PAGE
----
[PUBMED]  [FULLTEXT]  
23.Sood A, Braganza A, Rajalakshmi T. Epstein-barr virus in gastric lymphoma- An Indian perspective. Indian J Med Paediatr Oncol 2008;29:2-6.   Back to cited text no. 23
  Medknow Journal  
24.Shukla K, Patel T, Shukla J, Palanki S. Primary gastrointestinal lymphoma--a clinicopathologic study. Indian J Pathol Microbiol 2007;50:296-9.   Back to cited text no. 24
[PUBMED]  Medknow Journal  
25.Nair S, Mathan M, Ramakrishna BS, Mathan VI. Immunoproliferative small intestinal disease in South India: A clinical and immunomorphological study. J Gastroenterol Hepatol 1998;13:1207-11.   Back to cited text no. 25
[PUBMED]  [FULLTEXT]  
26.Ghoshal UC, Chetri K, Banerjee PK, Choudhuri G, Pal BB, Dabadghao S, et al. Is immunoproliferative small intestinal disease uncommon in India? Trop Gastroenterol 2001;22:14-7.   Back to cited text no. 26
[PUBMED]    
27.Chott A, Dragosics B, Radaszkiewicz T. Peripheral T-cell lymphomas of the intestine. Am J Pathol 1992;141:1361-71.   Back to cited text no. 27
[PUBMED]  [FULLTEXT]  
28.Shet T, Karpate A, Bal M, Gupta S, Gujral S, Nair R. Primary intestinal T cell lymphomas in Indian patients--in search of enteropathic T cell lymphoma. Indian J Pathol Microbiol 2010;53:455-9.   Back to cited text no. 28
[PUBMED]  Medknow Journal  
29.Verbeek WH, Van De Water JM, Al-Toma A, Oudejans JJ, Mulder CJ, Coupé VM. Incidence of enteropathy--associated T-cell lymphoma: A nation-wide study of a population-based registry in The Netherlands. Scand J Gastroenterol 2008;43:1322-8.   Back to cited text no. 29
    
30.Heise W. GI-lymphomas in immunosuppressed patients (organ transplantation; HIV). Best Pract Res Clin Gastroenterol 2010;24:57-69.   Back to cited text no. 30
[PUBMED]  [FULLTEXT]  
31.Srinivasan S, Takeshita K, Holkova B, Czuczman MS, Miller K, Bernstein ZP, et al. Clinical characteristics of gastrointestinal lymphomas associated with AIDS (GI-ARL) and the impact of HAART. HIV Clin Trials 2004;5:140-5.   Back to cited text no. 31
[PUBMED]  [FULLTEXT]  
32.Imrie KR, Sawka CA, Kutas G, Brandwein J, Warner E, Burkes R, et al. HIV-associated lymphoma of the gastrointestinal tract: The University of Toronto AIDS-Lymphoma Study Group experience. Leuk Lymphoma 1995;16:343-9.   Back to cited text no. 32
[PUBMED]  [FULLTEXT]  
33.Heise W, Arastéh K, Mostertz P, Skörde J, Schmidt W, Obst C, et al. Malignant gastrointestinal lymphomas in patients with AIDS. Digestion 1997;58:218-24.   Back to cited text no. 33
    
34.Prabhash K, Biswas G, Nair R, Pandey D, Maru D, Mahajan A, et al. Metachronous gastric diffuse large B-cell lymphoma and adenocarcinoma. Indian J Gastroenterol 2006;25:261-2.   Back to cited text no. 34
[PUBMED]    
35.Copie-Bergman C, Locher C, Levy M, Chaumette MT, Haioun C, Delfau-Larue MH, et al. Metachronous gastric MALT lymphoma and early gastric cancer: Is residual lymphoma a risk factor for the development of gastric carcinoma? Ann Oncol 2005;16:1232-6.   Back to cited text no. 35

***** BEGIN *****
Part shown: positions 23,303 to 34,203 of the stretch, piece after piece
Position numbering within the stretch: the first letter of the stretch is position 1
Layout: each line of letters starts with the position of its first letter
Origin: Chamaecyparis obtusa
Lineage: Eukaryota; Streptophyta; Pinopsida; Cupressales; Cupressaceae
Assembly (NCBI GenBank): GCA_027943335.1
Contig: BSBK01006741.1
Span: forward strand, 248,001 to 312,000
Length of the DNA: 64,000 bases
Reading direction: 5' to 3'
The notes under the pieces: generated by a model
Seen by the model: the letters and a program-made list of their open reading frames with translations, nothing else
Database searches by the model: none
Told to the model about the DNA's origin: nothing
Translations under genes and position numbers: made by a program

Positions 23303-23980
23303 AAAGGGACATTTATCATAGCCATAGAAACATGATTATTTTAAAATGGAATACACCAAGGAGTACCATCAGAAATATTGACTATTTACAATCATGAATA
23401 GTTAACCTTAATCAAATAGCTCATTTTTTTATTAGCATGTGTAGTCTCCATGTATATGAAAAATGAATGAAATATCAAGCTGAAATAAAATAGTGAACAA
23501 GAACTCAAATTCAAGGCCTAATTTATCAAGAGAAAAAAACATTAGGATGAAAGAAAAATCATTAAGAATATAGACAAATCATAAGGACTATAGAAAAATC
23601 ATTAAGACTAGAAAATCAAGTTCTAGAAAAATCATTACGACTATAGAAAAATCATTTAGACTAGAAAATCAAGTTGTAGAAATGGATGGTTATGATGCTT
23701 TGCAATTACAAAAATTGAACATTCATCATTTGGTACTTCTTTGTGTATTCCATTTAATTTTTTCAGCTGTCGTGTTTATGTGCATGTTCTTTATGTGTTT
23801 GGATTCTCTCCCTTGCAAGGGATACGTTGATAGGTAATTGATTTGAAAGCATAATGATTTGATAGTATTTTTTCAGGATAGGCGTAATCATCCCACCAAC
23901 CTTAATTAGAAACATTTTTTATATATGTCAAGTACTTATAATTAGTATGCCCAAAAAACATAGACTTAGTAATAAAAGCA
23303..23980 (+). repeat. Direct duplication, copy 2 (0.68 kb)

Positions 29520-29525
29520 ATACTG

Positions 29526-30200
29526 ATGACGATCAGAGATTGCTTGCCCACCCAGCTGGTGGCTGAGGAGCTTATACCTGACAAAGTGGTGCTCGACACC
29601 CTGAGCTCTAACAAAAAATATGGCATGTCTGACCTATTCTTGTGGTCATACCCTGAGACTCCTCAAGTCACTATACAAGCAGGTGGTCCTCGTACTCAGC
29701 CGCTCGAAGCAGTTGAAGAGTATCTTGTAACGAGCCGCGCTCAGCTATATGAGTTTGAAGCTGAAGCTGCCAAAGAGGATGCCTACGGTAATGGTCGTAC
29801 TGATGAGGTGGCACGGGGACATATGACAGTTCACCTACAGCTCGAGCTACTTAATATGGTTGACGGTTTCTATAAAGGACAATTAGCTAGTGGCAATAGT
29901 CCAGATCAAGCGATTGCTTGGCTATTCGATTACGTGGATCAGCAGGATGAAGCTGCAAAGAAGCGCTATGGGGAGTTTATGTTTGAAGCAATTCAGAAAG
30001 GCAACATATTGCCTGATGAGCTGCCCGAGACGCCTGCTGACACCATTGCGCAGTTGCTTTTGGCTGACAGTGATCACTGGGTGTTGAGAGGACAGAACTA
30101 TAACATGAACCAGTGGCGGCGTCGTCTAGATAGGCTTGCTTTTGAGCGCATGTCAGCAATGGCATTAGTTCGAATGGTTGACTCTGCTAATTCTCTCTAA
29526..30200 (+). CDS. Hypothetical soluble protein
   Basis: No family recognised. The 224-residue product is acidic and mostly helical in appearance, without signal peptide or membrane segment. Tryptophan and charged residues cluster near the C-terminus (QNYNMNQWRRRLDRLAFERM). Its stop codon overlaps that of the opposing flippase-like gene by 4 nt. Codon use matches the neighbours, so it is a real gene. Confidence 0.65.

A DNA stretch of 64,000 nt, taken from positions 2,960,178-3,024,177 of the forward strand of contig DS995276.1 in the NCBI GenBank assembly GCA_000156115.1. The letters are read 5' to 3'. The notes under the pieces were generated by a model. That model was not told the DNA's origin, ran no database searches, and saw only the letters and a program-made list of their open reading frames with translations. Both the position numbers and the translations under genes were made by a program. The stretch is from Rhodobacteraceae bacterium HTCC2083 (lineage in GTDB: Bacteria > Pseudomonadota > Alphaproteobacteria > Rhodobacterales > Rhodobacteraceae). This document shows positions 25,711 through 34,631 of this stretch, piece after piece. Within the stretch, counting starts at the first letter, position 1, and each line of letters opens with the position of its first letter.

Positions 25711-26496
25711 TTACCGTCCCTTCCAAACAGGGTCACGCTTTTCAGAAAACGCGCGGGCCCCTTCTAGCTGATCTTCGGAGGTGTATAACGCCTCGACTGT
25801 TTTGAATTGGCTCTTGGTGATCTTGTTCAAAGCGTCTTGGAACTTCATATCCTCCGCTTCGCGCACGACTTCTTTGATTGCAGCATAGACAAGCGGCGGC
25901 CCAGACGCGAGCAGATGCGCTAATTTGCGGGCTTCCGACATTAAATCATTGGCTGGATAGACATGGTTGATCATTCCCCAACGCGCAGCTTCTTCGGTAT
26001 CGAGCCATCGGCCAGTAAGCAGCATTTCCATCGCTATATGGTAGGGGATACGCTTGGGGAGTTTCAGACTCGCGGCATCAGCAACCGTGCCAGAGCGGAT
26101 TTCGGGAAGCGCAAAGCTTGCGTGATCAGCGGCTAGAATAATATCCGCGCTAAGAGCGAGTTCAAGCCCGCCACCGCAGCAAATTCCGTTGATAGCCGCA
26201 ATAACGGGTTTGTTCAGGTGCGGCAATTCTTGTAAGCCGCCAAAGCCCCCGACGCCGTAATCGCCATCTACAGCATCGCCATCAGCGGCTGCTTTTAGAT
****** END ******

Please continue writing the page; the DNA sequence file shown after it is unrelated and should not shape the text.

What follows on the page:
[PUBMED]  [FULLTEXT]  
36.Lee SY, Kim JJ, Lee JH, Kim YH, Rhee PL, Paik SW, et al. Synchronous adenocarcinoma and mucosa-associated lymphoid tissue (MALT) lymphoma in a single stomach. Jpn J Clin Oncol 2005;35:91-4.   Back to cited text no. 36
    
37.David AW, Indrani S, Apurva S, Sukria N, Benjamin P. Burkitt's lymphoma of the ileum with renal cell carcinoma. Can J Surg 2008;51:E77-8.   Back to cited text no. 37
[PUBMED]  [FULLTEXT]  
38.Devi P, Pattanayak L, Samantaray S. Synchronous adenocarcinoma and mucosa-associated lymphoid tissue lymphoma of the colon. Saudi J Gastroenterol 2011;17:69-71.   Back to cited text no. 38
[PUBMED]  Medknow Journal  
39.Radaszkiewicz T, Dragosics B, Bauer P. Gastrointestinal malignant lymphomas of the mucosa-associated lymphoid tissue: Factors relevant to prognosis. Gastroenterology 1992;102:1628-38.   Back to cited text no. 39
[PUBMED]    
40.Morton JE, Leyland MJ, Vaughan Hudson G, Vaughan Hudson B, Anderson L, Bennett MH, et al. Primary gastrointestinal non-Hodgkin's lymphoma: A review of 175 British National Lymphoma Investigation cases. Br J Cancer 1993;67:776-82.   Back to cited text no. 40
[PUBMED]  [FULLTEXT]  
41.Singh DP, Sharma SC, Sandhu AP, Goenka MK, Kochhar R, Nagi B, et al. Primary gastrointestinal lymphoma-disease spectrum and management: A 15-year review from north India. Indian J Gastroenterol 1997;16:88-90.   Back to cited text no. 41
[PUBMED]    
42.Pandey M, Wadhwa MK, Patel HP, Kothari KC, Shah M, Patel DD. Malignant lymphoma of the gastrointestinal tract. Eur J Surg Oncol 1999;25:164-7.  Back to cited text no. 42
[PUBMED]  [FULLTEXT]  

Top
Correspondence Address:
Neeraj Arora
Department of Pathology, Christian Medical College, Vellore - 632 004, Tamil Nadu
India
Login to access the Email id

Source of Support: None, Conflict of Interest: None


DOI: 10.4103/0377-4929.91502

Rights and Permissions


    Figures

  [Figure 1], [Figure 2], [Figure 3], [Figure 4]
 
 
    Tables

  [Table 1], [Table 2], [Table 3], [Table 4], [Table 5], [Table 6], [Table 7], [Table 8], [Table 9]



 

Top
 
 
  Search
 
    Similar in PUBMED
   Search Pubmed for
   Search in Google Scholar for
 Related articles
    Email Alert *
    Add to My List *
* Registration required (free)  


    Abstract
   Introduction
    Materials and Me...
   Results
   Discussion
    References
    Article Figures
    Article Tables

 Article Access Statistics
    Viewed5595    
    Printed126    
    Emailed8    
    PDF Downloaded646    
    Comments [Add]    

Recommend this journal